Operetta Research Center
14 October, 2015
The folks in Philadelphia are at it again this weekend. They will be presenting a concert called Broadway Does Operetta, with a program that explores the question “What came first? Operetta or Broadway?“
Of course, the so called “Broadway musical” started as opéra bouffe, vaudeville, burlesque (the Lydia Thompson version), minstrel show and anything in-between in the 1860s and 70s. Later, musical comedy and operetta ran side by side, and it wasn’t until the 1930s that the division between “modern” and “old fashioned” became as strict as we know it today. The way the Concert Operetta Theater puts it is like this: “At that time (1900-1935) it was almost one in the same. Broadway hosted operettas along side of Follies and Vaudeville shows. Although Viennese operetta was the rage, the American composers, Victor Herbert, Sigmund Romberg, Jerome Kern and Rudolf Friml gave them a run for their money. This concert will feature many of the great songs from many of the top shows of the early decades, along with some of the music of the movies with scores written by these musical giants. You’ll enjoy hearing the music you remember along with some ‘lost’ selections which you might be hearing for the first time.”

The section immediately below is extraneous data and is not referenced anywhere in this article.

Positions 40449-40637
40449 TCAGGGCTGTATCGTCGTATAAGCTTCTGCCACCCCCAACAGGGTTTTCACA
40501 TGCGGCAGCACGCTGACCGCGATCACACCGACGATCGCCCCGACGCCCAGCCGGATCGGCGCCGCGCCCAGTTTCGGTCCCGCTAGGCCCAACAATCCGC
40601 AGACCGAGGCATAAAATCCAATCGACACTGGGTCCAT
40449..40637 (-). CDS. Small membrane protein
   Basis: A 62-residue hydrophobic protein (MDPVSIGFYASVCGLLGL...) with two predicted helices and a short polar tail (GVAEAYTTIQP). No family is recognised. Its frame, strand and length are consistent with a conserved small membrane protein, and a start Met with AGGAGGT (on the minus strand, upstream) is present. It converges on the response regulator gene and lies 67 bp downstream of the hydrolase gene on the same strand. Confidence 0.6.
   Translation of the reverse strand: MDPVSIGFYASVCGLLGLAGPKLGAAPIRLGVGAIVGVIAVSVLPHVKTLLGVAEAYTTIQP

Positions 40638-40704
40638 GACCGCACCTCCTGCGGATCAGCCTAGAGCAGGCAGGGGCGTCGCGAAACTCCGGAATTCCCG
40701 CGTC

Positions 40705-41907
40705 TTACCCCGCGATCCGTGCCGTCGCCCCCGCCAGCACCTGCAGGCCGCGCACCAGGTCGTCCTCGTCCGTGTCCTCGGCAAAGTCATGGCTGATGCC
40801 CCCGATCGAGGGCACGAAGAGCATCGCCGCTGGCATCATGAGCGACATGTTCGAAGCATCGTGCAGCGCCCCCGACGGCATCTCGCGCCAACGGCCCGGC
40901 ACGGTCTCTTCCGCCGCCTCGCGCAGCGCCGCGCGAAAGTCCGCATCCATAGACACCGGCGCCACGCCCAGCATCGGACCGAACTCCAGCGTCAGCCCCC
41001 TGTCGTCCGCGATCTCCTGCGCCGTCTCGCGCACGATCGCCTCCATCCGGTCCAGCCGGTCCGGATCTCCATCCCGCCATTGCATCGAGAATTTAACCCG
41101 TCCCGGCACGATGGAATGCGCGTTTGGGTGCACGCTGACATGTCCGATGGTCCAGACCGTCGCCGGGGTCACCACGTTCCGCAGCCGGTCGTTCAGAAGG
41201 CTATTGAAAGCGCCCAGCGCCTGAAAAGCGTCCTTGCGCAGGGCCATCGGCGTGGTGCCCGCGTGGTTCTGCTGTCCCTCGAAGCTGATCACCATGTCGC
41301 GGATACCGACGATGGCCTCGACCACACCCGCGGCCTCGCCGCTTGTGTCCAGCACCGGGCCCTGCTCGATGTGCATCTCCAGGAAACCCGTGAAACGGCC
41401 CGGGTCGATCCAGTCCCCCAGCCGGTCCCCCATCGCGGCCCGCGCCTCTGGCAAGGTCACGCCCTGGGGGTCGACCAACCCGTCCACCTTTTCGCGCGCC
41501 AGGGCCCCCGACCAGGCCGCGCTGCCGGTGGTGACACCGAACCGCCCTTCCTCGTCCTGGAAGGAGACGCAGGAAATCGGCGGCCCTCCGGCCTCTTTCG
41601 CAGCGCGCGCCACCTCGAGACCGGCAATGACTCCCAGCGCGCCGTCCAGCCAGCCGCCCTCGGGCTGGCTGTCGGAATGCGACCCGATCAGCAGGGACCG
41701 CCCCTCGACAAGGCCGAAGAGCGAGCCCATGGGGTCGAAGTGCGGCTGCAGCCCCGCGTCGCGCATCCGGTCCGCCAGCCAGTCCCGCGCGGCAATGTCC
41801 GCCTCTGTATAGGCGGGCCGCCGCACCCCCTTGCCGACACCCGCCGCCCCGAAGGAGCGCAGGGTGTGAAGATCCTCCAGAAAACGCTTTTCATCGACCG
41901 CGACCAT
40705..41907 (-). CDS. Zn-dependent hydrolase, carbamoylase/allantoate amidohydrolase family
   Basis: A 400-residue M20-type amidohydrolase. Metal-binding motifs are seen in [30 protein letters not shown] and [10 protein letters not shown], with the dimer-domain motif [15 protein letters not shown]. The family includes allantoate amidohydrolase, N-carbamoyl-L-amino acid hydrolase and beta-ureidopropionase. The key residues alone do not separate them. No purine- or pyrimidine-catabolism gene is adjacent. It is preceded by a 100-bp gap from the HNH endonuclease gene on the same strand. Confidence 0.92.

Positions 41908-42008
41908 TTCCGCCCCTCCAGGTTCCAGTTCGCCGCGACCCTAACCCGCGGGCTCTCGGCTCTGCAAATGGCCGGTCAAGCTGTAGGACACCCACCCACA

The Philadelphia soloists are Christina Chenes (soprano), Hannah Ludwig (mezzo-soprano), Matthew White (tenor), Garrett Obyrcki (baritone) and José Meléndez as pianist and music director. Many of the soloists are debutants at COT, one of them is even a certified Barihunk.
The concert is on Saturday and Sunday, October 17 & 18, at 4 pm. Address: Helen Corning Warden Theater at the Academy of Vocal Arts, 1920 Spruce Street, Philadelphia/PA.
PS: And of the course we love the fact that the concert title sounds a lot like a famous porn movie. That is a new approach to the genre, in the USA at least, and it brings you right back to the first operetta performances in Broadway that were considered scandalous (“the most revolting mass of filth that has ever been shown on the boards of a respectable place of amusement in this city”).
For more information about Concert Operetta Theater, click here.